The Indian allotments were made in 1909 and 1910, but have not been carried to final patents. They are evidenced by trust patents, so-called, wherein the United States engages to hold the land for a period of 25 years 'in trust for sole use and benefit' of the allottee, or of his heirs in the event of his death, and at the end of the trust period to convey the same to him, or to his heirs if he be not then living. The contention is made that no right to the river bed could pass under these allotments in advance of the issue of the final patent. Even if this were so, it well may be doubted that it would enable strangers to fasten any claim on or appropriate the bed in front of the allotments. But we think it is not so. The allotments when perfected passed the equitable title and beneficial use to all that would have passed under a full patent. The purpose of the holding in trust by the United States is to prevent allottees from improvidently alienating or incumbering the land, not to cut down or postpone their rights in other respects.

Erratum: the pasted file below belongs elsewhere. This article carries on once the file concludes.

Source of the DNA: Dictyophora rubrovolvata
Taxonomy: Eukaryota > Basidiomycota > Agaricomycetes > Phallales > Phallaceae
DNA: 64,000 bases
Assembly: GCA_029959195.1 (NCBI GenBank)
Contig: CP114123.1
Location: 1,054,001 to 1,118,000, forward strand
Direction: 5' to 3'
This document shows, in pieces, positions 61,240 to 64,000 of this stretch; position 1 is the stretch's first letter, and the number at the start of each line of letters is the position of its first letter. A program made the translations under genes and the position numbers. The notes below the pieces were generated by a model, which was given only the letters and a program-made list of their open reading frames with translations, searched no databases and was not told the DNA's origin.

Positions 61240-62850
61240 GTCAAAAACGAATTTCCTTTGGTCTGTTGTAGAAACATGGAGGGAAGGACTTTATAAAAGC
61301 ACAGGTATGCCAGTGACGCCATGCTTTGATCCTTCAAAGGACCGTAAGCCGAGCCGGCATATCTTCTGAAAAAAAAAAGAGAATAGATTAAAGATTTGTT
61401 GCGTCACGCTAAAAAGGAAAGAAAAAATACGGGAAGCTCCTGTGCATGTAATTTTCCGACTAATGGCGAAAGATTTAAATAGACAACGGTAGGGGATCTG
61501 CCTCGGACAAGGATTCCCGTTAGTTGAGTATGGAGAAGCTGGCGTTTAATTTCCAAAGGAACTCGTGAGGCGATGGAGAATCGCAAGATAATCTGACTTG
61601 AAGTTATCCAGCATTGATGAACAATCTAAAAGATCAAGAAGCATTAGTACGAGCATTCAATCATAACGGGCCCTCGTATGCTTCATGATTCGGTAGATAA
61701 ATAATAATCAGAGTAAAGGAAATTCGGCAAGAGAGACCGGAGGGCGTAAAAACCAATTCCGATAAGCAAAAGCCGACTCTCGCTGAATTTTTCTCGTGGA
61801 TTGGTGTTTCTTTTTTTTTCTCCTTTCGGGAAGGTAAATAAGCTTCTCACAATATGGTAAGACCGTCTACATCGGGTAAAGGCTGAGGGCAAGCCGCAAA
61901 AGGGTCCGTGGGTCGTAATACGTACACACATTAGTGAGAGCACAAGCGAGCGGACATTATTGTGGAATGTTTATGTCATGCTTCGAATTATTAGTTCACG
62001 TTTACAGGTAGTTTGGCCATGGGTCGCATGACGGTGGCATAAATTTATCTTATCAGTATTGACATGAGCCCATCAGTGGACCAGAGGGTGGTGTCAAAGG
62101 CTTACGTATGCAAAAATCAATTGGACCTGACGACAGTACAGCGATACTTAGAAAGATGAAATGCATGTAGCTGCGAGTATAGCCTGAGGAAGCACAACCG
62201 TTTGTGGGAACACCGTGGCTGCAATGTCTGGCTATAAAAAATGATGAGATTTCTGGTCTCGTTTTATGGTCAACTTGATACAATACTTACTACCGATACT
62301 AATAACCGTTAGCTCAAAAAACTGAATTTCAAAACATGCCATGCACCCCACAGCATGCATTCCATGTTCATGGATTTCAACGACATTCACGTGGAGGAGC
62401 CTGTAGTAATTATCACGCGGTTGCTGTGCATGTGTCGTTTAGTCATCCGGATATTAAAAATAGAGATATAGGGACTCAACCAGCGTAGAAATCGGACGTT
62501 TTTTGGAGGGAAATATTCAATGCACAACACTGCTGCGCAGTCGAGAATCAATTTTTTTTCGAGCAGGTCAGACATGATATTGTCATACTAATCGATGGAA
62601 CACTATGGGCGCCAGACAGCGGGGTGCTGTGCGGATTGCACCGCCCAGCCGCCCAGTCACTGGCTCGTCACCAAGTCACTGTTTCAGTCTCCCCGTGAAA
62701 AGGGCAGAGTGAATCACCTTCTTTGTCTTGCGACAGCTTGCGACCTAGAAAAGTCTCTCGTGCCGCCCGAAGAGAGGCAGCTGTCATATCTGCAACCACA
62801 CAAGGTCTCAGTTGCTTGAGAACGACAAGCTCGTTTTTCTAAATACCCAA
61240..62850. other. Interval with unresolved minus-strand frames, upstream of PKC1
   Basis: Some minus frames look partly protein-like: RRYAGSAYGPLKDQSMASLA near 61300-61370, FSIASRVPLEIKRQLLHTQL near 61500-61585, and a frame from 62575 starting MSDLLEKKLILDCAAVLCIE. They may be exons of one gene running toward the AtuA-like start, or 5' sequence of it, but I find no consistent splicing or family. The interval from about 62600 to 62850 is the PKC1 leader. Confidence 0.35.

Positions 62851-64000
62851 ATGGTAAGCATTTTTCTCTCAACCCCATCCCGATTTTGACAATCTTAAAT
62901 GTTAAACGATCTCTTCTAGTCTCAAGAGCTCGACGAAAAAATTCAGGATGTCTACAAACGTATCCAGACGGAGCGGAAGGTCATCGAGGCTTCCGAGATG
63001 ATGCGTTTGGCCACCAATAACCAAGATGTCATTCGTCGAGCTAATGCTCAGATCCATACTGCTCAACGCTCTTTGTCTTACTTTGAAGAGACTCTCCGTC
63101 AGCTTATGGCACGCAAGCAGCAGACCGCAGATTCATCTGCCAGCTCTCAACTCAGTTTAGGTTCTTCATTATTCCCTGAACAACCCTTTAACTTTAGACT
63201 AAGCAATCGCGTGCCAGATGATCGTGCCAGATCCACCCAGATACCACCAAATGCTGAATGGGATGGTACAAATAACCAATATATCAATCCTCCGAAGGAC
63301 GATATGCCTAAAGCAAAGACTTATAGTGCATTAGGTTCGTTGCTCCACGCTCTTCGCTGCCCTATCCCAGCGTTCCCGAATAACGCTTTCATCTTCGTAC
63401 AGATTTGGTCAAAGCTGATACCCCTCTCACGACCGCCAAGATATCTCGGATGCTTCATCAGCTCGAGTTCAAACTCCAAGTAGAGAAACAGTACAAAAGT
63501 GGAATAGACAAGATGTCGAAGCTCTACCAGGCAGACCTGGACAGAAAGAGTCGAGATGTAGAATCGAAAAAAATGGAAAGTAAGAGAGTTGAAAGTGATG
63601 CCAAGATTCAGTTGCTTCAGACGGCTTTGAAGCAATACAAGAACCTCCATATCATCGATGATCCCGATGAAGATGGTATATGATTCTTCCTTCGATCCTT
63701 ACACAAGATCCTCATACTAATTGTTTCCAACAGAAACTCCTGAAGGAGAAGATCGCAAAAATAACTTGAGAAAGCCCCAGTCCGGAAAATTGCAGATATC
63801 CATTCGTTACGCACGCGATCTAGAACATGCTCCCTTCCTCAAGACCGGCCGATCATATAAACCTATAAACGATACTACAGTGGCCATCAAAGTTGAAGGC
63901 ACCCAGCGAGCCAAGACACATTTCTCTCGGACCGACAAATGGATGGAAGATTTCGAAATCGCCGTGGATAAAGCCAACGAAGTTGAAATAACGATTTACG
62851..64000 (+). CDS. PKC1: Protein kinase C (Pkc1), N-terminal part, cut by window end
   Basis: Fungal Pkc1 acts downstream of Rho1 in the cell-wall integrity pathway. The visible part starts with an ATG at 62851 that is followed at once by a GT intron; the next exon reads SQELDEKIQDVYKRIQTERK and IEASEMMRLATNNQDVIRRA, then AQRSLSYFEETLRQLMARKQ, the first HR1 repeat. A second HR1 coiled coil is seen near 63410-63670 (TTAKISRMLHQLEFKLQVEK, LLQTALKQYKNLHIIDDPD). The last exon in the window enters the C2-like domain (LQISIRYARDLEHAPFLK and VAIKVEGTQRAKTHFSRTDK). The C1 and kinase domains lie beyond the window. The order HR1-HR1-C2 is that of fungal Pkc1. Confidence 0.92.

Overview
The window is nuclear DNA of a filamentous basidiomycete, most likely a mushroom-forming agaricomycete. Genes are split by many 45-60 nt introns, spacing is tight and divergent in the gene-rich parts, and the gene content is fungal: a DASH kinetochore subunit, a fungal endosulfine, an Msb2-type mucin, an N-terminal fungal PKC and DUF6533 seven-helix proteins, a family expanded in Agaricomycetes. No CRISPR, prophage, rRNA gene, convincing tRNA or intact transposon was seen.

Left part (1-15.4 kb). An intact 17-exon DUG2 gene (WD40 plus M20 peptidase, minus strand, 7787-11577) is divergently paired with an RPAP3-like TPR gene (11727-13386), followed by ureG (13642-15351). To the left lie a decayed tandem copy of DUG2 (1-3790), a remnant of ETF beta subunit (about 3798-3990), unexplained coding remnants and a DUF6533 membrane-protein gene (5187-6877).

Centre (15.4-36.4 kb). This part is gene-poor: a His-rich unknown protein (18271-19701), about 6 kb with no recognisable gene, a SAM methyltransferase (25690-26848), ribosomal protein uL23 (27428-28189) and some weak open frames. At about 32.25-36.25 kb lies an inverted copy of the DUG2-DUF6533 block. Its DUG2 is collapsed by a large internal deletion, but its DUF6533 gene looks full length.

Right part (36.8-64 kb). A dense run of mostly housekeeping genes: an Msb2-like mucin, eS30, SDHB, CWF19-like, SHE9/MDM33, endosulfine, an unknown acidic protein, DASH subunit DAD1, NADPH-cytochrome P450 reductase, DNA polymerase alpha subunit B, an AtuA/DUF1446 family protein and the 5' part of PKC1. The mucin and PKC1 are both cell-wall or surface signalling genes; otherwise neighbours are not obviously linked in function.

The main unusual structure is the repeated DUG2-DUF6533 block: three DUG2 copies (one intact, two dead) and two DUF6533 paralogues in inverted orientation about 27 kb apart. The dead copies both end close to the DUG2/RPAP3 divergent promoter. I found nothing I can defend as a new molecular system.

The lands along the north bank were surveyed and platted in 1874 and 1875. Afterwards, and before the disposals in question, portions of the bank were swept away in times of flood. This changed the relation to the river of several surveyed tracts. Some became part of the bed and others nonriparian before became riparian. But most of the tracts on which the riparian claims before us are founded remained unchanged an need not be specially noticed.
Of the tracts changed from riparian upland to river bed, a small number were disposed of as if they still were upland abutting on the river—the disposal occurring while the adjacent land then actually riparian was unallotted and unsold. Evidently the disposal was intended to operate and have effect as if the tracts retained their former relation to the river; and, as nothing stood in the way, we think the title under the disposal reached to the middle of the stream.